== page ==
Vintage Looks – Part 2

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Vintage Looks – Part 2

Okay, part 2 of the vintage look series is here! This is going to be a clipped, blue look. No Bigfoot this time, but he’ll be back in the next look.

We’ll start with this image:

The already-balanced starting shot

The already-balanced starting shot

The first thing we need to do for this look is hard-clip the shadows and highlights. There are a couple ways to do this, but adjusting the luminance curve is best since it leaves us free to adjust our other tools without interference. Add a hard stop to the shadows using the curves. It took an extra point to make it a harsher clip:

Clipped shadows

Clipped shadows (most noticeably in the oven and hair).

Hard clipped shadows in the luminance curve.

Hard clipped shadows in the luminance curve.

Now we’ll do the same thing in the highlight range:

Clipped highlights

Clipped highlights (most noticeable in the white shirt).

Again, it took an extra point to make it harsher.

Again, it took an extra point to make it harsher.

Now, we want to really screw with the saturation to give it a faded look, but not all over. Switch to the Hue vs. Saturation curves, and really bring down the blues and surrounding tones, like this;:

It really knocks down the blue scrubs, but you can notice the effects elsewhere too.

It really knocks down the blue scrubs, but you can notice the effects elsewhere too.

It's a harsher transition to the red range, and a smoother transition to the green/yellow range.

It’s a harsher transition to the red range, and a smoother transition to the green/yellow range.

Now we’ll starting pushing some color around. We know we want this to be a blue look, so switch to the Log color wheels and push some blue into the offset:

A little overall blue to get us started.

A little overall blue to get us started.

A little blue in the offset.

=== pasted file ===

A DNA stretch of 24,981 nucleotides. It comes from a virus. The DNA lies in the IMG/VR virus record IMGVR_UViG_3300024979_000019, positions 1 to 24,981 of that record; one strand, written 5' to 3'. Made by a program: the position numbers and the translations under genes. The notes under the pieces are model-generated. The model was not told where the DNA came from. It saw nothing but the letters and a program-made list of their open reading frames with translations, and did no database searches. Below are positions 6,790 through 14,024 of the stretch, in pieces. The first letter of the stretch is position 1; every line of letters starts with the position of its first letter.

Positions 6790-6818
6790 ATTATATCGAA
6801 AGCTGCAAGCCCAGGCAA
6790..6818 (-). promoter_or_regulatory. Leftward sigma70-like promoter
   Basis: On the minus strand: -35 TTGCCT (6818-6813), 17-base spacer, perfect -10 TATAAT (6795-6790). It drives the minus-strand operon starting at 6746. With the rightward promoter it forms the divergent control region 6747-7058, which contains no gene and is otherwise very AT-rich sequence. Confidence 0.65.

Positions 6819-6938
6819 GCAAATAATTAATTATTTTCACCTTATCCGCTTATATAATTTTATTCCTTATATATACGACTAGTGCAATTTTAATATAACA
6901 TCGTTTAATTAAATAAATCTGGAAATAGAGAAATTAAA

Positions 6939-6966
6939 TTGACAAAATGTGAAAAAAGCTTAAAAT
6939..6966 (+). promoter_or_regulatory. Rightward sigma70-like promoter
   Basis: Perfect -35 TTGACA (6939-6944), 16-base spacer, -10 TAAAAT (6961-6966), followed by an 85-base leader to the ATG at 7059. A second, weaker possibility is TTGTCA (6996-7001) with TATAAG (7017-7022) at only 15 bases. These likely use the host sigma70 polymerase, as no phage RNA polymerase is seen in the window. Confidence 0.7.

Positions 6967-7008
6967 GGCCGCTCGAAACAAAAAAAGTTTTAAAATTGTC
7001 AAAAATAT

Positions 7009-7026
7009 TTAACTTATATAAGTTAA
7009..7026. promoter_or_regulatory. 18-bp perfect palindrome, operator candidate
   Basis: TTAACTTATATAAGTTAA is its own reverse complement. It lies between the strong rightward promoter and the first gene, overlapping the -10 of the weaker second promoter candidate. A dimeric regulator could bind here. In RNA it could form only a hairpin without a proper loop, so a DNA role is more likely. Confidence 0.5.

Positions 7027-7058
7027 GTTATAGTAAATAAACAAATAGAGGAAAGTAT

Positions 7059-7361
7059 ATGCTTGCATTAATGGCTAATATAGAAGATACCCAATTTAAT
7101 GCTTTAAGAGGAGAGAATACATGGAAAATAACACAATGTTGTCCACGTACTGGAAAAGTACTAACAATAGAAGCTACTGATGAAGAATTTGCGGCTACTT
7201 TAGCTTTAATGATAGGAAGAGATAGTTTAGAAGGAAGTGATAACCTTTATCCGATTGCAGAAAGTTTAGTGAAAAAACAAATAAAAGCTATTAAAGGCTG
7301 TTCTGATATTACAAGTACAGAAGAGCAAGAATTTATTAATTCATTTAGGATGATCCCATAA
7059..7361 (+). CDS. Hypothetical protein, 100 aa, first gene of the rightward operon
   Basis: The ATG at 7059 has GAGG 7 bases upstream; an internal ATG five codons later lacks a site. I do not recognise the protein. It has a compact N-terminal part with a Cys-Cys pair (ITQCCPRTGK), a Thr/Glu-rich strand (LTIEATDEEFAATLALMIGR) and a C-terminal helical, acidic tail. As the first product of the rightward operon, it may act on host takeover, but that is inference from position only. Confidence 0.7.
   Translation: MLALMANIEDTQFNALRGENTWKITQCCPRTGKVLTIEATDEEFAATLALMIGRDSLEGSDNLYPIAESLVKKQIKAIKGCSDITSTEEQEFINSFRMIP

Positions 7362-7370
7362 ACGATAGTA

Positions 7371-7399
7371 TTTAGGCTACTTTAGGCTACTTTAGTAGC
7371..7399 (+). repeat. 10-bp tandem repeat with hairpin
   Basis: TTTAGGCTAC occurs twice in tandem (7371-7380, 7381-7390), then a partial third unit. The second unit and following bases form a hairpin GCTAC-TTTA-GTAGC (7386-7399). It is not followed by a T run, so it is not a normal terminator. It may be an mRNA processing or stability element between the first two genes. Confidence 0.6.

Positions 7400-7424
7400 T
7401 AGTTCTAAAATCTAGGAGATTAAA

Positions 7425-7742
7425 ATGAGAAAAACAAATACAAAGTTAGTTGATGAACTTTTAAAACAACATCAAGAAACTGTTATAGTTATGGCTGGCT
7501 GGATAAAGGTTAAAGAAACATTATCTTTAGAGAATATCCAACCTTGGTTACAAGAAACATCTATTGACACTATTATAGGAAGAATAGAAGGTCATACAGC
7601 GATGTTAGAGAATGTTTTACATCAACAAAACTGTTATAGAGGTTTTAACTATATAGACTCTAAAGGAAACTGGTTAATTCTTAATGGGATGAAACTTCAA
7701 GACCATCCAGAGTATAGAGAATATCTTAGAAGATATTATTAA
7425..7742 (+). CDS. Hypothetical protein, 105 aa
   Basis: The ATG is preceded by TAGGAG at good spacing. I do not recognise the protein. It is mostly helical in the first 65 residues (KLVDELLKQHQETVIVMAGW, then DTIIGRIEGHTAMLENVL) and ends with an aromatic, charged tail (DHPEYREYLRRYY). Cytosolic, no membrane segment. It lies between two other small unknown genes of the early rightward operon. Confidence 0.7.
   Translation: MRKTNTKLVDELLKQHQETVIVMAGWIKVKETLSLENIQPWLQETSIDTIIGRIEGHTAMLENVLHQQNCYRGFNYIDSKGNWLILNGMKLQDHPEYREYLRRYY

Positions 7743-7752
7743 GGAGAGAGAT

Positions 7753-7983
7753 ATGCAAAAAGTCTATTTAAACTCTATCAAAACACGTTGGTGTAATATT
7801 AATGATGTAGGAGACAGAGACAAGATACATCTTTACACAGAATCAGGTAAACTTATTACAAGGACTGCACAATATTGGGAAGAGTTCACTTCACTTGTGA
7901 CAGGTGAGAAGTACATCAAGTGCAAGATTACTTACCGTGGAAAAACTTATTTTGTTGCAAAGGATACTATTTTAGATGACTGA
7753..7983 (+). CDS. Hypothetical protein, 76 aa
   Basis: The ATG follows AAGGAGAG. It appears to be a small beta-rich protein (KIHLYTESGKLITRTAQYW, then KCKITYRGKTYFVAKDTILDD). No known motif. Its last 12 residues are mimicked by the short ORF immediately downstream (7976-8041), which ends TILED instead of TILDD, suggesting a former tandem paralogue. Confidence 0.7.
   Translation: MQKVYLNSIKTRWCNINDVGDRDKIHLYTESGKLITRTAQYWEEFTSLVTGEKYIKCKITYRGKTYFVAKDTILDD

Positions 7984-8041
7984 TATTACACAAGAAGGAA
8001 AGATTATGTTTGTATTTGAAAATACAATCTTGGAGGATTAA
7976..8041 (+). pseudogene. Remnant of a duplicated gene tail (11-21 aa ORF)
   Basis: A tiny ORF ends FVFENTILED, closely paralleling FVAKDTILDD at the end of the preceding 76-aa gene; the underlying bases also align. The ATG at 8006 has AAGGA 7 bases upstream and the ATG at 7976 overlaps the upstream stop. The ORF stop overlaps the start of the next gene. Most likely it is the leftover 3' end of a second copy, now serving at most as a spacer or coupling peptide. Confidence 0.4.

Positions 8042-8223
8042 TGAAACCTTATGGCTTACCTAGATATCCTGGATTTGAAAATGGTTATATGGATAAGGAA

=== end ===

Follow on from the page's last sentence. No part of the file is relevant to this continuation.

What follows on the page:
A little blue/cyan in the offset.

Now that we’ve got a hue-base to work with, we’ll start tweaking it a little. Back in the 3 Way Color Wheels, we want to cool the shadows before we warm up the highlights. A little blue in the shadows:

Just a little does the trick.

Just a little does the trick.

Adjustments for the above.

Adjustments for the above.

Now we’ll use the highlights to bring the image back to a (somewhat) more natural tone in the walls and shirt:

Warm up the highlights

Warm up the highlights

Adjustments for the above.

Adjustments for the above.

Okay, here things get a little unusual. We’re going to push the image further out of whack in the mids:

Yes, they are purple. I know, I know.

Yes, they are purple. I know, I know.

Some blue in the mids

Some blue in the mids

Now switch back to the Log Color Wheels and we’ll pull some of that back. Why in the Log wheels? They have clearer distinctions between tones, so we can pull it back without affecting the other areas as much:

Better?

Better?

A little warmth in the mids.

A little warmth in the mids.

We’ll add some warmth to the highlights in the Log Color Wheels too:

Warmer.

Warmer.

A little orange.

Some orange in the highlights

Now for a vignette. This one will use a different set of adjustments than I usually use for vignettes. Here are the window settings I used:

Not nearly as soft as I usually do, but this is intentional.

Not nearly as soft as I usually do, but this is intentional.

Settings for the vignette window.

Settings for the vignette window.

Another change besides the softness is that we’ll stay in the Log wheels instead of doing the adjustments in the 3 Way wheels; we want that  that harsher tone separation. We’re going to drop the highlights a bit:

Darken the highlights.

Darken the highlights.

Not again that this uses the Log Color Wheels.

Note again that this uses the Log Color Wheels.

Then we’ll lower the mids:

Last step in Resolve...

Last step in Resolve…

Lower the mids...

Lower the mids…

Here’s what the final node tree ended up looking like:

Node 1: Balance. Node 2: Look. Node 3: Vignette.

Node 1: Balance. Node 2: Look. Node 3: Vignette.

From here, I took the shot to After Effects and added a specific grain from Cinegrain’s “Looks” collection, and ended up with this as the final:

The final image, with a letterbox and film grain.

The final image, with a letterbox and film grain.

It’s worth noting that this look does some weird things with the skintones that you wouldn’t normally do. However, this look is designed to emulate an aged, over-processed, deteriorating film stock, so “correct” skintones would have faded with aging. It’s specific to this project’s “world”, but it works and cuts well with the rest of the piece.

Attached is the Resolve PowerGrade for this look. Append it after your first node (this PowerGrade does not include the first “balancing” node in the image above), don’t forget to adjust the first node you already had to balance  your specific shot. As usual, feel free to use this look in your projects all you want, but please don’t share or distribute this preset. Instead, send them here to get it.

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